Elderlaw News October 2010
- Prevent Your Power of Attorney from Being Ignored
- Social Security May Soon Put Lid on Benefits ‘Do-Over’ Strategy
- BOOK REVIEW: Death for Beginners: Your No-Nonsense, Money-Saving Guide to Planning for the Inevitable
- Tips on Providing for Children with Disabilities
- Nursing Home Can’t Honor Resident’s Request for White-Only Caregivers
Clients, Colleagues, and Friends:
We are proud to announce that Caitlin E. Harper has become a Certified Elder Law Attorney. Caitlin joins attorneys Julian Gray and Frank Petrich as a CELA with the firm, making Julian Gray Associates the only law firm in Western Pennsylvania with three Certified Elder Law Attorneys.
A durable power of attorney is one of the most important estate planning documents there is. However, many people experience difficulty in getting banks or other financial institutions to recognize the authority of an agent under a power of attorney.
The Social Security Administration may soon eliminate a loophole that allows Social Security recipients to claim benefits early and then apply for them again years later when they are eligible for larger checks. An economist estimates that taking advantage of the “do-over” scheme could increase a retiree’s living standard by as much as 15 percent — but there’s a significant catch.
BOOK REVIEW: Death for Beginners: Your No-Nonsense, Money-Saving Guide to Planning for the Inevitable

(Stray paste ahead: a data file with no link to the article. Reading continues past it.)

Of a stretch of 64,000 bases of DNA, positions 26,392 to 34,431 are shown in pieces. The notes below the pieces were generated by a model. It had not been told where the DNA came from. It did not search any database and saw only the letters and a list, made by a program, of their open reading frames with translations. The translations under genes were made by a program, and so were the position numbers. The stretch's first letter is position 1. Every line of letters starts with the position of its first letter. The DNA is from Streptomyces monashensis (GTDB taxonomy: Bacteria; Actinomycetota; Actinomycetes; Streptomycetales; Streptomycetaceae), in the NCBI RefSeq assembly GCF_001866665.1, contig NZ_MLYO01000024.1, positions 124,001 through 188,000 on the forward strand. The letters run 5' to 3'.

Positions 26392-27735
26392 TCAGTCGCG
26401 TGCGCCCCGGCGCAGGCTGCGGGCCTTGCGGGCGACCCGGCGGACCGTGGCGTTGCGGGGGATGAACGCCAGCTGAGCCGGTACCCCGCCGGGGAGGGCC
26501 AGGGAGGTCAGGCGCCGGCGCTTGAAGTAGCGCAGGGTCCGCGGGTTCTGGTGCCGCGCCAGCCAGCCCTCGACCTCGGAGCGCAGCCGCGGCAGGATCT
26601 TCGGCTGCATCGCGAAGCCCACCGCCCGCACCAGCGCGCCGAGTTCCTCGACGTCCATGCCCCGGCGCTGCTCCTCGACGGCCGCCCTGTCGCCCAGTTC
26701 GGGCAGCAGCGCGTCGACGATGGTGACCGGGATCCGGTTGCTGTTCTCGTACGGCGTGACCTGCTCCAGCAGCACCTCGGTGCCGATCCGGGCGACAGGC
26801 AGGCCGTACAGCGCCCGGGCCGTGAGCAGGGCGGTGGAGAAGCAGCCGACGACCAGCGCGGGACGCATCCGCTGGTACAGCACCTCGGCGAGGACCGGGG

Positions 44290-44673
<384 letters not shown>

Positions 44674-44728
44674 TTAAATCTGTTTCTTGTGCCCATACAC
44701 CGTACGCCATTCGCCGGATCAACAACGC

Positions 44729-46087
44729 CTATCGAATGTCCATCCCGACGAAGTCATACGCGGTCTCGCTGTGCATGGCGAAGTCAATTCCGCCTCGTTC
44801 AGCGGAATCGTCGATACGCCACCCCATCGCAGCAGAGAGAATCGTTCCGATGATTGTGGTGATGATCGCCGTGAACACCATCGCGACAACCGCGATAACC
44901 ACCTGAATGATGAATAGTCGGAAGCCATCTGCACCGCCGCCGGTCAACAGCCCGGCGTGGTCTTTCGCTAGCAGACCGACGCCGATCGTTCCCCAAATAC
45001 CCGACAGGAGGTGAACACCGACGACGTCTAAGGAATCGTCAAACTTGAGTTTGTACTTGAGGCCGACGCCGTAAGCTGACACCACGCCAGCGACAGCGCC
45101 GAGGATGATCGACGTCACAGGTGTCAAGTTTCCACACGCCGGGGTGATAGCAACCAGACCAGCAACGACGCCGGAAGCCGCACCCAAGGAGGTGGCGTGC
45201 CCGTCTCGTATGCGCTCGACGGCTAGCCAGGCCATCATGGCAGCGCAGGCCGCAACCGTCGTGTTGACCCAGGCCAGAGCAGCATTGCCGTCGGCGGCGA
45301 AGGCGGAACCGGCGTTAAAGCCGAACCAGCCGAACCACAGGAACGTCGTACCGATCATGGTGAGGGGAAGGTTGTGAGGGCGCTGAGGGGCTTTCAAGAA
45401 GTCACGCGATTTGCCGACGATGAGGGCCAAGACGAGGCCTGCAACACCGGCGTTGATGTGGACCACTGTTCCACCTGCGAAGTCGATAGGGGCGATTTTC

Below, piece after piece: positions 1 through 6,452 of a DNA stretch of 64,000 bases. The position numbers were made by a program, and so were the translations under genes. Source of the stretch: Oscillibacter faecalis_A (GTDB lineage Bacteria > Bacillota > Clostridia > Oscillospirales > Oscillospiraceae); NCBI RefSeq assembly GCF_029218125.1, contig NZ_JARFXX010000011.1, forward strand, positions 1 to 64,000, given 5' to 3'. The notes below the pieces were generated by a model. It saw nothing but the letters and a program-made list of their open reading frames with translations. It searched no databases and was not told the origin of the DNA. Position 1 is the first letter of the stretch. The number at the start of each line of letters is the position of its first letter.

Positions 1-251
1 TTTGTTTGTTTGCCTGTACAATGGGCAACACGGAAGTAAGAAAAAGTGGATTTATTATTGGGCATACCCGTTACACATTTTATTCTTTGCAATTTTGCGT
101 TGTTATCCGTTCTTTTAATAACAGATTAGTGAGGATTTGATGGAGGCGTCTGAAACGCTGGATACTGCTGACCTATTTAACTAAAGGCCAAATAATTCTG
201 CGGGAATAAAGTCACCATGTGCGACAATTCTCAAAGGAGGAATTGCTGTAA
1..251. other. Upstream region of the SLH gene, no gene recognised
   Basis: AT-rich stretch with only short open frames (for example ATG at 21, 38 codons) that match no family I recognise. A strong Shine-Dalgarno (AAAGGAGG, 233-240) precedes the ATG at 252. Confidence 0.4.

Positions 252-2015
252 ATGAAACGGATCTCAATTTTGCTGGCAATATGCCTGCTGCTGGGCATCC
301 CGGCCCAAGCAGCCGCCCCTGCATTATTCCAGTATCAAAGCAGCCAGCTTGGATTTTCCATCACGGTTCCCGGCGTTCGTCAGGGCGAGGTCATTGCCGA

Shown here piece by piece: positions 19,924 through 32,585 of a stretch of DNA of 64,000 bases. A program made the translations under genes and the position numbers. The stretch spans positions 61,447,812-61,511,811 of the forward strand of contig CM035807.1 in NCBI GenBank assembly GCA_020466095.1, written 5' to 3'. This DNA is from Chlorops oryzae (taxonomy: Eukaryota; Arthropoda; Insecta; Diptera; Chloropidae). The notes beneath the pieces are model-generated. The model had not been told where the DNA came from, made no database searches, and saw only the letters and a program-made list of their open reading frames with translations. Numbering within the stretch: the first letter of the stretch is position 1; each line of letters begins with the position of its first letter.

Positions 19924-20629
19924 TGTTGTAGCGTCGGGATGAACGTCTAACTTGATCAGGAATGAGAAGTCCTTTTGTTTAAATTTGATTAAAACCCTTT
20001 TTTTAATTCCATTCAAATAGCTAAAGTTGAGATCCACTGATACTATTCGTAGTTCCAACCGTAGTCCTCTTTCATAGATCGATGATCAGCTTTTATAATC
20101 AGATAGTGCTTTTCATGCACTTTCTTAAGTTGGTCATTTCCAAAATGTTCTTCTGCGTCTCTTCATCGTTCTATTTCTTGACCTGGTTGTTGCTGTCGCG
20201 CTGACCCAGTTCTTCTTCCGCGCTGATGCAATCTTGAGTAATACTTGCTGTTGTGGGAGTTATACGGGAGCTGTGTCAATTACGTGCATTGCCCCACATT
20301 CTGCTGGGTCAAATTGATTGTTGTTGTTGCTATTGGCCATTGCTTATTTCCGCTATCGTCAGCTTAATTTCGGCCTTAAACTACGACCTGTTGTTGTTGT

In guiding readers through the myriad choices required upon exiting this mortal coil, author Karen Jones has managed to write a book about death that’s a delight to read. Burial or cremation? Funeral or memorial service? The choices are numerous and without some guidance and advance planning, our loved ones may be consumed with anxiety about what to do, and may end up spending far more on our demise than necessary.
One of the major concerns for parents or grandparents of children with disabilities is how to provide for the child’s financial future. Here are some legal tips, including buying enough life insurance, setting up a trust and coordinating with other family members.
A federal court in Indiana has ruled that a nursing home cannot honor patients’ requests for caregivers based on race. The case, which pitted nursing home residents’ rights against discrimination law, establishes that there may be a limit to a nursing home resident’s right to choose a health care provider.